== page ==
May as well give it a shot.  What’s the worst that could happen?  Besides the obvious, I mean.

Greek Sigil Wheel

Based on comments from the last post by Satyr Magos, I got the idea to make a sigil wheel, much like the Rose Cross Sigil Wheel.  The idea is simple: have several rings of letters (Hebrew, in the case of the Rose Cross Sigil Wheel), and draw lines between successive letters to make a sigil.  There are different rules behind this, such as making loops or crests for doubled letters and starting off with a dot and ending with a line, but the idea is fairly straightforward.

Based on the division of Greek letters into elements, planets, and signs by means of stoicheia, Satyr Magos was looking for “a Greek-alphabet sigil map (akin to the Rose Cross in theory, but based on its own internal logic)”.  I decided to go ahead and try my hand at one possible arrangement of a sigil wheel, which resulted in the following.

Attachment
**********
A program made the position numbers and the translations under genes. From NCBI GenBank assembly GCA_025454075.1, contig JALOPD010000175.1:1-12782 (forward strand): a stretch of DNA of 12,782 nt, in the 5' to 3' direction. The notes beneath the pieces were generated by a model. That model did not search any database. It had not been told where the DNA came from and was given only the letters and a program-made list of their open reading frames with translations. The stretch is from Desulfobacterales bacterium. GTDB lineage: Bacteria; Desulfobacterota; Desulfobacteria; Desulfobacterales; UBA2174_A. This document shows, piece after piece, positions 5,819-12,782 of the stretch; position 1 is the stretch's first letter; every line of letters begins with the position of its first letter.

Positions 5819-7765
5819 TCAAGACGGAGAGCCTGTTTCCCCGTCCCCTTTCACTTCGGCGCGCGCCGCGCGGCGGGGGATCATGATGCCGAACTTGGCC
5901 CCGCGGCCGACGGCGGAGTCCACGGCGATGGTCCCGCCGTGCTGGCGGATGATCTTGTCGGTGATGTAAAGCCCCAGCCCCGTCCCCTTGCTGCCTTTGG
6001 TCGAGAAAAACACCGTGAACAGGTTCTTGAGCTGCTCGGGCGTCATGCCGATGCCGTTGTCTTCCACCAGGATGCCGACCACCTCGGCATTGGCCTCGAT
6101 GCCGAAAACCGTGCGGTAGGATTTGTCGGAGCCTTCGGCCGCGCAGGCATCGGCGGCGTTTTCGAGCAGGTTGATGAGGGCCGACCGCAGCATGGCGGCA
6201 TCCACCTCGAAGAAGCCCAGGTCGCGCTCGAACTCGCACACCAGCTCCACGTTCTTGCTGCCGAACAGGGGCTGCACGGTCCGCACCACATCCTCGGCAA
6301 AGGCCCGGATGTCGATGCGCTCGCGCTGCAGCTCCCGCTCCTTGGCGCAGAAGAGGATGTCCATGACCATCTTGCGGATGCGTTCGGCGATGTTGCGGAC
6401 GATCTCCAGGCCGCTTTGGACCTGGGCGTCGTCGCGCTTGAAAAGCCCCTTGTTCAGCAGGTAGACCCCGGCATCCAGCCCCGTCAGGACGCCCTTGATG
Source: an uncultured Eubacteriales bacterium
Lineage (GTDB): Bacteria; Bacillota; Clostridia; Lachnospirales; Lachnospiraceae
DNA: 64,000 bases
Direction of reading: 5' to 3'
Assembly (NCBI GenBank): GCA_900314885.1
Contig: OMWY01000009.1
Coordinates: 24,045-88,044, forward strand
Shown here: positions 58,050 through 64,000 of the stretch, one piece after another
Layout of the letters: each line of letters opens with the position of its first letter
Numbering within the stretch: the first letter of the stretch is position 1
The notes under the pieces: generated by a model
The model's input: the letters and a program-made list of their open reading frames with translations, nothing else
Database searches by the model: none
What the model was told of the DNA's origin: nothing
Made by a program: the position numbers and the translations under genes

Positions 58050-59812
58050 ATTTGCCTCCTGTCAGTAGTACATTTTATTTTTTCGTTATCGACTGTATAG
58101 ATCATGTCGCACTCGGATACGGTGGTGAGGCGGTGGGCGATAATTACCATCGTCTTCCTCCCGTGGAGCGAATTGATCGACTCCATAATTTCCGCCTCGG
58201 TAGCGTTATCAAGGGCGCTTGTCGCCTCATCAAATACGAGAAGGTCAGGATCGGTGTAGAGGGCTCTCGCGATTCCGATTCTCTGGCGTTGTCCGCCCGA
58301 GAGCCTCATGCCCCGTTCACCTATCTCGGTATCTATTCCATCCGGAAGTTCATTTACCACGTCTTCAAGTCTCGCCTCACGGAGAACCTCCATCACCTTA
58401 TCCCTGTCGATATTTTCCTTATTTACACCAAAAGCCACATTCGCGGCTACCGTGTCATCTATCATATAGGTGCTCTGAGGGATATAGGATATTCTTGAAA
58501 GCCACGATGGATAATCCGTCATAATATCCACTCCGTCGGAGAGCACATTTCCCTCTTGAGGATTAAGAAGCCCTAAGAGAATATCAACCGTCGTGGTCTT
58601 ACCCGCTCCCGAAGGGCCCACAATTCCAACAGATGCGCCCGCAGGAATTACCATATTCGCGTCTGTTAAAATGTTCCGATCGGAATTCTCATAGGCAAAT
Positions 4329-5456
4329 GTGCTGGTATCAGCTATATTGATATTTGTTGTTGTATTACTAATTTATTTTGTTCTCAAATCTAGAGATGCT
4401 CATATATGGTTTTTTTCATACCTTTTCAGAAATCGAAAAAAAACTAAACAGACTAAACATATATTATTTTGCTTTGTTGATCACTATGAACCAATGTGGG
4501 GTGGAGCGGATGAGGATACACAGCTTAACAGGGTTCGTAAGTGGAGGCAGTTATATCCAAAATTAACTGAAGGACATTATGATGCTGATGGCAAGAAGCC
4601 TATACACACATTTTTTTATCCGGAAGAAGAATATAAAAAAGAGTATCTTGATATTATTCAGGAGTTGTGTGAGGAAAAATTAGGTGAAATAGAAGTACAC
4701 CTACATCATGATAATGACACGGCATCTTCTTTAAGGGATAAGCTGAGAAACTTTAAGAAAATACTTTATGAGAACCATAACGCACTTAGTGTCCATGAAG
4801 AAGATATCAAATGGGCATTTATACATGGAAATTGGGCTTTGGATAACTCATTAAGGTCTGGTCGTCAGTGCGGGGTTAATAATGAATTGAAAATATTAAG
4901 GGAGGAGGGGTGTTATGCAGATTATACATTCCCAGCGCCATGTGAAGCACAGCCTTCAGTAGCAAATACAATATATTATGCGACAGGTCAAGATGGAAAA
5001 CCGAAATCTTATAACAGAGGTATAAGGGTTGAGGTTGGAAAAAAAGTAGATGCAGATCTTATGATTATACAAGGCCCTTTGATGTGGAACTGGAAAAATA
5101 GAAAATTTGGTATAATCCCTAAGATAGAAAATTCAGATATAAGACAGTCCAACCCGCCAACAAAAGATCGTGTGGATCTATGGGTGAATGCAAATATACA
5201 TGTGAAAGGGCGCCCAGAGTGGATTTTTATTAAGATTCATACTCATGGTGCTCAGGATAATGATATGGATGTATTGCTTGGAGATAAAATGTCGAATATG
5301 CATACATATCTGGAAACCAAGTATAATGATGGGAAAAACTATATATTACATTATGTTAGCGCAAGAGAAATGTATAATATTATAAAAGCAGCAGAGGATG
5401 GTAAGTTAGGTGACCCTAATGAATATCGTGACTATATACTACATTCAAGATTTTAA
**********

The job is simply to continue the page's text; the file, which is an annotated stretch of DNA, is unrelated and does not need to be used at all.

The innermost wheel containing the letters psi, ksi, khi, theta, and phi correspond to the five elements of Aether, Water, Fire, Earth, and Air; the order comes from the standard elemental attribution of the elements to the pentagram.  The middle wheel containing the letters iota, omicron, upsilon, omega, alpha, epsilon, and eta correspond to the seven planets.  They’re in the same order as the normal planetary heptagram, but with the Sun aligned towards the top (here represented by iota), and the heptagram formed between them drawn counterclockwise yielding the order of the weekdays.  The outermost ring containing the rest of the consonants of Greek correspond to the twelve signs of the zodiac, starting with Aries (beta) at the top and going counterclockwise, as is seen on horoscopes.